Why is it that these supposed counterculture movements were allowed to flourish back then? Do you not think it's because it was in the elites interest to chip away at tradition? Where are they all now that we're being screwed by postmodernists? Some are talking up I would imagine, but not many.

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1 hour ago, EnigmaticWorld said:

 

Not just any group of people have a disproportionate amount of power within the entertainment industry.

 

It's true that a group may have a disproportionate amount of power within the entertainment industry but it doesn't mean to say that every single member of that group is part of that mindset, and that's certainly not the case. It's complete nonsense to make anyone who's innocent by association, which is what the mainstream media does. If people within the "Truth" movement use the 'guilt by association' trick, then how can these very same "Truthers" complain when the mainstream media tries to make all people involved in opposing oppression out to be loony racists and extremists?

 

1 hour ago, EnigmaticWorld said:

 

Put it this way, your first response was with that 'Ghost Town' video. Am I supposed to believe that authentic counterculture is mainstream music videos that are allowed on television? That sounds absurd.

 

 

What's actually absurd is claiming that anyone who's ever appeared on the mainstream media should be classed as being inauthentic. David Icke has appeared on the mainstream media more times than I can remember. It doesn't mean he's automatically inauthentic.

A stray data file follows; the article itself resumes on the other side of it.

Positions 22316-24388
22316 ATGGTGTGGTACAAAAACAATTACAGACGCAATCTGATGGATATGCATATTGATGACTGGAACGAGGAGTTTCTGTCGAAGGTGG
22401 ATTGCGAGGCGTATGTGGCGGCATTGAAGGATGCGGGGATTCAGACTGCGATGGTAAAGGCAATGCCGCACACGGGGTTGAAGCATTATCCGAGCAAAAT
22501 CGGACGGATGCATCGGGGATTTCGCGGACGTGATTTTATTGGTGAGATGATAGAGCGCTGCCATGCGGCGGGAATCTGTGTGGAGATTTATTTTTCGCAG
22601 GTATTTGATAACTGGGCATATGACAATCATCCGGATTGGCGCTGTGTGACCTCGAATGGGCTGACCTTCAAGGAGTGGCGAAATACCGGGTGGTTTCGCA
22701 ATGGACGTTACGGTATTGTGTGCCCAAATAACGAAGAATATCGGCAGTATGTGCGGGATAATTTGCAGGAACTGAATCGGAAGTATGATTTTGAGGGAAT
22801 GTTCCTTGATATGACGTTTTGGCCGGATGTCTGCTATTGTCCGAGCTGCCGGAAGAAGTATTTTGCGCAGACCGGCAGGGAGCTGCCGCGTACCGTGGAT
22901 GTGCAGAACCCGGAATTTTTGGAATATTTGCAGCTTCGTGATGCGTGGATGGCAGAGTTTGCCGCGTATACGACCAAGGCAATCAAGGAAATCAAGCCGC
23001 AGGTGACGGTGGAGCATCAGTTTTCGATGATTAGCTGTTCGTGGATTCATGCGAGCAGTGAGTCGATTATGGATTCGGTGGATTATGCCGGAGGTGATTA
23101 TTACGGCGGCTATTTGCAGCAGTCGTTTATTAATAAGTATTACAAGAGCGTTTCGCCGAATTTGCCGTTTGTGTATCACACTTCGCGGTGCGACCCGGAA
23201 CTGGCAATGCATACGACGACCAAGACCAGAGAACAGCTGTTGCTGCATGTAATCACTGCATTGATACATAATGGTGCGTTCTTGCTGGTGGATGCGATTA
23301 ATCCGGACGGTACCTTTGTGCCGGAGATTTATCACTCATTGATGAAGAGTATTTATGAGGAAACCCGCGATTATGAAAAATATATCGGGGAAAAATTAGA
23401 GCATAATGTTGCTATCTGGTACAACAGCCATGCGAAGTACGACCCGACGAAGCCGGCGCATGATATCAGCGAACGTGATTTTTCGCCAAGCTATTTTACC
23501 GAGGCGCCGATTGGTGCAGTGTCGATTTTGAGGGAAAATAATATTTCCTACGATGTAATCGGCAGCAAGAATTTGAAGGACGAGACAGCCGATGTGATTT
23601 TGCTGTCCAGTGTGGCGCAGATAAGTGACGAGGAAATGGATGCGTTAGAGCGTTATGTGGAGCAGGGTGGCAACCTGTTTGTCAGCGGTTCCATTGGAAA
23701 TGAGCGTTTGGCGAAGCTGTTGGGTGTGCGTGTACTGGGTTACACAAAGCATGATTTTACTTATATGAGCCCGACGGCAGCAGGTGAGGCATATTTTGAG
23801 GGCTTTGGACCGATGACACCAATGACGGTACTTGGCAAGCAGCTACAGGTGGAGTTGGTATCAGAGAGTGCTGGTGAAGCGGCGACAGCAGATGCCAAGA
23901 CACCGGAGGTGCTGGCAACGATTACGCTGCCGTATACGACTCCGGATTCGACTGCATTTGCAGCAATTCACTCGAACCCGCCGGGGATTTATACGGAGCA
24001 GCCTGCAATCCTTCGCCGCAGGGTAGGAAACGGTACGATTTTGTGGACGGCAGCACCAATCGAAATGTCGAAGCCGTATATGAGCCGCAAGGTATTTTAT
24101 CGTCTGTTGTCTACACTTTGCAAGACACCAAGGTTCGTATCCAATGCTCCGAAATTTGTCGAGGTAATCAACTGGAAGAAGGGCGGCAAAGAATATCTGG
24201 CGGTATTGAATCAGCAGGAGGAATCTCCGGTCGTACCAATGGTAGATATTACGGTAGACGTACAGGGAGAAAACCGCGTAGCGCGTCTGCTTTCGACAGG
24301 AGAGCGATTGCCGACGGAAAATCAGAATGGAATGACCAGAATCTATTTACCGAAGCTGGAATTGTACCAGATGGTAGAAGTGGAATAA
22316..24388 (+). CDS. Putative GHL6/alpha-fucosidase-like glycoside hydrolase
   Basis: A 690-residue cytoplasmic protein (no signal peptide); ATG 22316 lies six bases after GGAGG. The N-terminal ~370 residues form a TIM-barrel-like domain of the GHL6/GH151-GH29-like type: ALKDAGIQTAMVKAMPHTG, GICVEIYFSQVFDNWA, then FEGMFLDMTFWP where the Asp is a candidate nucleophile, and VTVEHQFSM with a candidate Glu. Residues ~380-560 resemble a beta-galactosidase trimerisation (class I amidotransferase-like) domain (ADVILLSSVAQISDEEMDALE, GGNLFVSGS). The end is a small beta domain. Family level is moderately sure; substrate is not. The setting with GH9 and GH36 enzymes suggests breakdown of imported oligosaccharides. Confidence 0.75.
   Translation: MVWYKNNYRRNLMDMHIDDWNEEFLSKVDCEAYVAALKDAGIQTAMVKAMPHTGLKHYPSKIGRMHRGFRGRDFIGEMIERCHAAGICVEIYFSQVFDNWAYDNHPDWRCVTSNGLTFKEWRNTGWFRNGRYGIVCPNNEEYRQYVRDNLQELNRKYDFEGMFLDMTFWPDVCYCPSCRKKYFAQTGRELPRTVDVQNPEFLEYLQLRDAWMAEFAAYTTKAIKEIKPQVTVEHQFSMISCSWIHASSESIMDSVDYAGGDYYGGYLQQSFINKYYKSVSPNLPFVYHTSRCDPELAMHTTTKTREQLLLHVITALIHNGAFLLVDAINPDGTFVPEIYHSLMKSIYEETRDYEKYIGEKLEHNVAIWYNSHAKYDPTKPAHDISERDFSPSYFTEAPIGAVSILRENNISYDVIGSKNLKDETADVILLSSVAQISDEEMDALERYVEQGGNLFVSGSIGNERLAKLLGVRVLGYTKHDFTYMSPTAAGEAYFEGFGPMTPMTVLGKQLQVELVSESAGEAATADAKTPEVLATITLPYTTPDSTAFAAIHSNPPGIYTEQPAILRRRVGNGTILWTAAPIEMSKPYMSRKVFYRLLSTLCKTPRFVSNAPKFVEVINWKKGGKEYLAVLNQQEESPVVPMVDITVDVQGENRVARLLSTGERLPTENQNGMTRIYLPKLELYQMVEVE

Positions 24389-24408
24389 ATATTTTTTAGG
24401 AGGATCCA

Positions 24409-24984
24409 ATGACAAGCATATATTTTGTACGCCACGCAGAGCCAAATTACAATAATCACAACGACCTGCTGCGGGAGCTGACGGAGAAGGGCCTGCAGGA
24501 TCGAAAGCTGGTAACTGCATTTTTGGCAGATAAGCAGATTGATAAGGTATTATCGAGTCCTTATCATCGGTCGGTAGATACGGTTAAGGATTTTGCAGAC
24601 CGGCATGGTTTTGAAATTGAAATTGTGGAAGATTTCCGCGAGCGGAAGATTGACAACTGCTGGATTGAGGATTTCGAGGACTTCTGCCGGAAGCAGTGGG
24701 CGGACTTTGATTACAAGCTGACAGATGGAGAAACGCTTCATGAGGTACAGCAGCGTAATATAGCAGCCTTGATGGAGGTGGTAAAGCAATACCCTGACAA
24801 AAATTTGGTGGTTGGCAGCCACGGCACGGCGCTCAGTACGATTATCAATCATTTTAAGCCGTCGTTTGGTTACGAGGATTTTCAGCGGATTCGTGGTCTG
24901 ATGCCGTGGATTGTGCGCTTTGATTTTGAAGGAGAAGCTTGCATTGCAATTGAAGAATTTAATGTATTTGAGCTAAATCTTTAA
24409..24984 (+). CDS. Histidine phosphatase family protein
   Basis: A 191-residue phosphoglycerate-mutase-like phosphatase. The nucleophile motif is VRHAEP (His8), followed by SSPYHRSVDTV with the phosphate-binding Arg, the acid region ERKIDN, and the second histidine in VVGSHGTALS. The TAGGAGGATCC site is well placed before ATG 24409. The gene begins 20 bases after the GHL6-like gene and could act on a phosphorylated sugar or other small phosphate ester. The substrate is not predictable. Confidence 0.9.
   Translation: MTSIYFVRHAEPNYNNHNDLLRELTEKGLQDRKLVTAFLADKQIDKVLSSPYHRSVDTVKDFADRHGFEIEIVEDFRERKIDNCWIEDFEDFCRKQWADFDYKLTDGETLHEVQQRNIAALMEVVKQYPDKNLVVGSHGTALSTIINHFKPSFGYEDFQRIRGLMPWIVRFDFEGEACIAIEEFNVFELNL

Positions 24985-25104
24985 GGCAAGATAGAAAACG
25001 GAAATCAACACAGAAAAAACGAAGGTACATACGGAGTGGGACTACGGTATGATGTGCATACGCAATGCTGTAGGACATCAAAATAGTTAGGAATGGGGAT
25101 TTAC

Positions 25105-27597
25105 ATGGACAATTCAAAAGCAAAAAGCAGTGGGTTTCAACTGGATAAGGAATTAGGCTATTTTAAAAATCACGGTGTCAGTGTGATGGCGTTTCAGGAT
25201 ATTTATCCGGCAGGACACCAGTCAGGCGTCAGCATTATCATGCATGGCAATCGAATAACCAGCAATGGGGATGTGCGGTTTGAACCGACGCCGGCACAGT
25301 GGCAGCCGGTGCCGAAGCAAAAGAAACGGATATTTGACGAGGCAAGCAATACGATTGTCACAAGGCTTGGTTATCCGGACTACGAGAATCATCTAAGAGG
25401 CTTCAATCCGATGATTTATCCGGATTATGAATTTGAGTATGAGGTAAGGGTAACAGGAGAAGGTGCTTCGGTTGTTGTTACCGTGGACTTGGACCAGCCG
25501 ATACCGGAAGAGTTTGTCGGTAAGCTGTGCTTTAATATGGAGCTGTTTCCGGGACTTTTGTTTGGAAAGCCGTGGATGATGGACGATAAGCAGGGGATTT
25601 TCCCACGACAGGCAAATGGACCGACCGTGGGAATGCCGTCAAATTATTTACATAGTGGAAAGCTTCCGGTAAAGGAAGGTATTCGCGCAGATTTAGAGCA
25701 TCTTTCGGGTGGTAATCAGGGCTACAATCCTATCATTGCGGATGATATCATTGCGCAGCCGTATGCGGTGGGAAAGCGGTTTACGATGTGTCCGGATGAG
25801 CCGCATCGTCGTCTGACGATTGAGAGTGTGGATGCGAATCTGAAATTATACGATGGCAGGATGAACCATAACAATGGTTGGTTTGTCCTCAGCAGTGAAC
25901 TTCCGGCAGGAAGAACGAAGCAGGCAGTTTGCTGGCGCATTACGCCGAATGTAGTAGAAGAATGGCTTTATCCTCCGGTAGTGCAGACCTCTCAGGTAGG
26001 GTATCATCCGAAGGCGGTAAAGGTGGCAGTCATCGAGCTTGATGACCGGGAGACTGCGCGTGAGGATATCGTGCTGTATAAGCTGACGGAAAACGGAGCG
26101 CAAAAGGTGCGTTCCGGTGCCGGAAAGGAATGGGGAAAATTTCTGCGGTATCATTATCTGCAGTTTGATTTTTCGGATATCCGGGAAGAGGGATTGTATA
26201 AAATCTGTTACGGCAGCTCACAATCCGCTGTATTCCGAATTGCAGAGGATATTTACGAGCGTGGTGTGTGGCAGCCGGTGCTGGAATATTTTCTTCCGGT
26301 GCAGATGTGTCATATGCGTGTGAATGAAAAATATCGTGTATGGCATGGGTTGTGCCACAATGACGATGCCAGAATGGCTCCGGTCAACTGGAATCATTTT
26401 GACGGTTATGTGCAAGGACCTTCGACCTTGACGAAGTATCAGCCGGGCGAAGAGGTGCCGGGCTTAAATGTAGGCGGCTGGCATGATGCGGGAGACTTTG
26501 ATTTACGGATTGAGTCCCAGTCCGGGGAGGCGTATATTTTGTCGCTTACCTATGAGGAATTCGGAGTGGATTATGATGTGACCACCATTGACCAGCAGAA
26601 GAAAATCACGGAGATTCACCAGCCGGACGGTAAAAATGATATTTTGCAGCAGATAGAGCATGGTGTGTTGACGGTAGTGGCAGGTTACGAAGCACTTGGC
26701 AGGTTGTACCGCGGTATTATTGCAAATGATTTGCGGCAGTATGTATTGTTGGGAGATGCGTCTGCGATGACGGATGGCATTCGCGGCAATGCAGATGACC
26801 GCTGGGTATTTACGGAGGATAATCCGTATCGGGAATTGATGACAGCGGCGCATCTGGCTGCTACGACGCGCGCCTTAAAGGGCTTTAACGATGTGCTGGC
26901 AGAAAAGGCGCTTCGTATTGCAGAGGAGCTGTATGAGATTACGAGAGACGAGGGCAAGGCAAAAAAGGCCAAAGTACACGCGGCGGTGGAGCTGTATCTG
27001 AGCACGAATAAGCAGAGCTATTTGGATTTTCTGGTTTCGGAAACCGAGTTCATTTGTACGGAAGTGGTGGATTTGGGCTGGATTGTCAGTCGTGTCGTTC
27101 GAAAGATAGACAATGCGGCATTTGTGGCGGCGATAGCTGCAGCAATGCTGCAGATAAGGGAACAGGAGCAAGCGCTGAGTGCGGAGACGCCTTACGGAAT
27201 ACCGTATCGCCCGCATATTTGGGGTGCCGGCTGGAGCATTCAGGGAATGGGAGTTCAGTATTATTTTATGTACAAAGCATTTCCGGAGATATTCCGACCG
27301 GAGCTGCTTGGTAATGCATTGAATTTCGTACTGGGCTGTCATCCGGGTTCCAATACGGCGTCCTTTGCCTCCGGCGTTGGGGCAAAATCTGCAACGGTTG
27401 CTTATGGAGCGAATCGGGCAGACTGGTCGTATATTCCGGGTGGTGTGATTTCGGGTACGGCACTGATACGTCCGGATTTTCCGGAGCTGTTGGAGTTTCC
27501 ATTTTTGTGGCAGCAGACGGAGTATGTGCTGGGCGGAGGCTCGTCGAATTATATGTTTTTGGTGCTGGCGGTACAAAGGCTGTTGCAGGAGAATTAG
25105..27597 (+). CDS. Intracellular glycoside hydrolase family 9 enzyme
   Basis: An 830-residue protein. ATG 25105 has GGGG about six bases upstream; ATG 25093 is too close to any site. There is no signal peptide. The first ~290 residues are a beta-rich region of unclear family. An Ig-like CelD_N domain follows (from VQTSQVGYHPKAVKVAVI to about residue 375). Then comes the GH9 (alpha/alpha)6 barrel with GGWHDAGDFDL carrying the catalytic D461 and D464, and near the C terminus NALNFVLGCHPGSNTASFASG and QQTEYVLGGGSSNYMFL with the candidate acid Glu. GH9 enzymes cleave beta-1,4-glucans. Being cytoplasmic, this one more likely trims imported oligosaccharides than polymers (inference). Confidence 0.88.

1 hour ago, EnigmaticWorld said:

 

That's not to say that some things might not start off authentic as you say, but I can't really comment on that unless I look into Ska and Skinhead culture more. If they're anything like other genres then I reckon I will see the usual kind of names popping up behind the scenes.

 

I haven't heard of anyone who manufactured the skinhead scene. It's well documented that it grew out of working class culture, but as has already been mentioned, by the mid to late 80's there were some who tried to co-opt the culture for their own agenda.

 

1 hour ago, EnigmaticWorld said:

 

Why is it that these supposed counterculture movements were allowed to flourish back then? Do you not think it's because it was in the elites interest to chip away at tradition? Where are they all now that we're being screwed by postmodernists? Some are talking up I would imagine, but not many.

 

 

I'll agree with you about most, if not all youth cultures that there have been, but I think the skinhead culture was a definite exception. It was raw, essentially masculine and working class - everything the elite and mainstream don't like. If urban cities are like jungles, then skinheads were the wolves. There's something quite primordial about being a skinhead. It was about speaking your mind, getting back to basics. It wasn't perfect, but relative to everything else, past and present, I can't think of anything that could be more nakedly honest. It was also full of self-irony.

 

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Edited by RobSS
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On 9/2/2021 at 4:55 AM, RobSS said:

 

I spend a lot of time with classical musicians. Classical music is my main interest. I particularly like medieval literature and chivalric legends, especially when it's combined with music drama.

 

 

7 hours ago, Nobby Noboddy said:

Favourites? I like Tallis, although a dodgy guy.

 

The Master Singers of Nuremberg I like, along with things like The Ring of the Nibelung and Lohengrin, all Wagner music dramas.

 

I'm not very familiar with Tallis. Why do you like Tallis?